More Useful Stuff
Remember this when you’re in charge of the takeout order: the person you’re also ordering for affects your own meal choice, new Duke University research suggests. When asked to select a snack for themselves and an overweight companion, people were most likely to pick identical foods, even if both choices were high in kilojoules. “We worry about offending others,” says study author Professor Peggy Liu. If you give your portly pal slap chips while you take a salad, then you might convey that chips are for fat folks. Do the opposite, and you may seem judgemental. The fix? Pick something low in kilojoules for both of you.
Is This Hero a Villain?
Some food messes with your mind before your waistline: people tend to underestimate the kilojoules in pizza and subs more than in other fast food, a study in the Journal of Consumer Affairs reveals. Study participants thought subs and pizza contained about a third fewer kilojoules than they actually did, but gave somewhat more accurate counts for hamburgers, fried chicken and Mexican meals. The reason? People misjudge pizza portion sizes and perceive subs as healthy food, says study author Professor Scot Burton. Order a low-kilojoule side, like an apple, and eat less of the takeaway kilojoule bombs, he advises.
48 Hour Larger
A cheat day won’t sink your diet – but a cheat weekend might. A study from Pennington Biomedical Research Center shows that two days of bad eating can hinder your slim-down effort for days to come. When people ate 40% more food than they needed over 48 hours, the indulgence set them up for four more days of overeating and cravings. Your body doesn’t signal for less food to compensate for short-term upticks in energy intake, says study author Professor John W. Apolzan. So watch your kilojoules on weekends, and amp up your workouts: a study from the UK found that daily vigorous exercise helps blunt the effects of short-term pig-outs.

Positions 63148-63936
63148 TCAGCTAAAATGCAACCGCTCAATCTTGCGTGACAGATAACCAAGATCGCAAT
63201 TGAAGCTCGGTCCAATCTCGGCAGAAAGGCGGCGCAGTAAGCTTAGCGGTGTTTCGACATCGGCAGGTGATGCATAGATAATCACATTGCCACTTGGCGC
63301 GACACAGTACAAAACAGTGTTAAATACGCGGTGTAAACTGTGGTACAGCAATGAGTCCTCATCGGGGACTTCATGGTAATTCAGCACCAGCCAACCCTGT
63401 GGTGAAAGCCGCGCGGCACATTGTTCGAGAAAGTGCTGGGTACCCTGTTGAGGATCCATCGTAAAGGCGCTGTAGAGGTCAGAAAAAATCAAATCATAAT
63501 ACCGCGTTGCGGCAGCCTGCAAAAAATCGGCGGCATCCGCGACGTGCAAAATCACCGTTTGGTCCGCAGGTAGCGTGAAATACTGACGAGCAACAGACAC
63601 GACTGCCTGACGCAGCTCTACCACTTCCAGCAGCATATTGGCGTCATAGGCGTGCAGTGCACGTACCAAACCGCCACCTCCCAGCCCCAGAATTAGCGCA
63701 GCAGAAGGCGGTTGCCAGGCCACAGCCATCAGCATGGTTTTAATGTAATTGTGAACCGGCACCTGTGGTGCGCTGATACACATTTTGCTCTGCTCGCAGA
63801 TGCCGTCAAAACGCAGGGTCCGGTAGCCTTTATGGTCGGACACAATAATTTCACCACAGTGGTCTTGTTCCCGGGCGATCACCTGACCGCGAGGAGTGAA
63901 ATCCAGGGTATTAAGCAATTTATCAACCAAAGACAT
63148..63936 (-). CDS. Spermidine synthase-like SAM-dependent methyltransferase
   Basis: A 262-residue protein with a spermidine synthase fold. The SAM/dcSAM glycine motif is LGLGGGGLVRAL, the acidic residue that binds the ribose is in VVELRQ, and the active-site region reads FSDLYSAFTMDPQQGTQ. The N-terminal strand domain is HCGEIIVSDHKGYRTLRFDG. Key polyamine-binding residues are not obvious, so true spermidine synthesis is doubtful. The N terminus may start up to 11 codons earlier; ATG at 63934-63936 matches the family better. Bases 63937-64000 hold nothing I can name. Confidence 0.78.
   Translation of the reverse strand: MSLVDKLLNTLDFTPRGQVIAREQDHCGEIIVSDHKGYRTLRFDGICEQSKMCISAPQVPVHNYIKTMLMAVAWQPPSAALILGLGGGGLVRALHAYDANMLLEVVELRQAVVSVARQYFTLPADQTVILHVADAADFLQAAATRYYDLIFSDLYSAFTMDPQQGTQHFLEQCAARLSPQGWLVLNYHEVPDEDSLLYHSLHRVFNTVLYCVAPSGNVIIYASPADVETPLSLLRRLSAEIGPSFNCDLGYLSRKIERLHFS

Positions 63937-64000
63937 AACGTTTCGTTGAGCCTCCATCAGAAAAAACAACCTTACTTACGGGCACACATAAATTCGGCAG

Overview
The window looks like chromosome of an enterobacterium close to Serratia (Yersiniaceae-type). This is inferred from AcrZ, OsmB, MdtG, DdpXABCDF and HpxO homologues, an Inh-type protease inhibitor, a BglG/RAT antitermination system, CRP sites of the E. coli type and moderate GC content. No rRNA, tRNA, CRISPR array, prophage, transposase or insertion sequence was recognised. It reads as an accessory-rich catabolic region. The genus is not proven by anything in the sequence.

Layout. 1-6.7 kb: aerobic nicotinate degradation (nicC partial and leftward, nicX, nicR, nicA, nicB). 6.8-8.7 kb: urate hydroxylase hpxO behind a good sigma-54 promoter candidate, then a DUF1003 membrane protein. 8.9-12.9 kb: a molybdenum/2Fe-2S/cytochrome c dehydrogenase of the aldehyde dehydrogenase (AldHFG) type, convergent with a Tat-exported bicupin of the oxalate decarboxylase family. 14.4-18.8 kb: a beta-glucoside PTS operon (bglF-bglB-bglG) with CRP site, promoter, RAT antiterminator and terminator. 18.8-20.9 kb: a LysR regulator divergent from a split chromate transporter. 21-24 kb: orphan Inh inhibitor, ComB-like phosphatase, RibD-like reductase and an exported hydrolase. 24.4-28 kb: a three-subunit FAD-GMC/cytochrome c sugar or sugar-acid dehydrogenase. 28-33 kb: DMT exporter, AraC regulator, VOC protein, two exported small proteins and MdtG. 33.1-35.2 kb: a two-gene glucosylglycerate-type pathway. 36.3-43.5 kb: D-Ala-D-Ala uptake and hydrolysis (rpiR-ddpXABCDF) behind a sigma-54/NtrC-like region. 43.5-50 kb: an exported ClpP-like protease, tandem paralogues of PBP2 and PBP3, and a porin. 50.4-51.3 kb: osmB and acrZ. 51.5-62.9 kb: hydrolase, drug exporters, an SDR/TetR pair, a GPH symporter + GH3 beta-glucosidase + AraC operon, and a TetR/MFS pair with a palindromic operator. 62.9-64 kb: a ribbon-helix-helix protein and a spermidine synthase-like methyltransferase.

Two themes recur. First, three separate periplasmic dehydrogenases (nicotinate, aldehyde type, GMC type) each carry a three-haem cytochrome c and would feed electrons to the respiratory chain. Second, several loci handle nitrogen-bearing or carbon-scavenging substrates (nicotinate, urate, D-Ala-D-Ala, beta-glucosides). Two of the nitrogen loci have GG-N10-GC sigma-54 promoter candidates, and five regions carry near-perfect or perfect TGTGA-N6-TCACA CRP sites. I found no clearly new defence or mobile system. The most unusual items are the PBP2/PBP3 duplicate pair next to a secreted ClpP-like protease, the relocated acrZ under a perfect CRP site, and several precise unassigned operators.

Go For A Beer Run
If you crack open a cold one after a half marathon or adventure race, choose carefully: Australian research suggests that low-alcohol beer with a pinch of salt added can help you rehydrate better than a boozier brew would. Only snag? This only works if the beer is 3.5% alcohol by volume (ABV) or less; otherwise the benefit vanishes, says study author Professor Ben Desbrow. Play it smart and mix your favourite with a non-alcoholic beer. And don’t forget the salty pretzels!
Peel Away the Fat
The outer layers of onions could be more treasure than trash: research from Korea shows that an extract from onion peels may help prevent fat formation. Rats that ate the extract gained less body fat than those that didn’t, even though their diets were otherwise identical. Onion peels contain quercetin, which the researchers say suppresses the formation of fat cells in their early stages, blunting weight gain. But don’t gnaw on onion peels just yet: more research is needed to confirm the effect.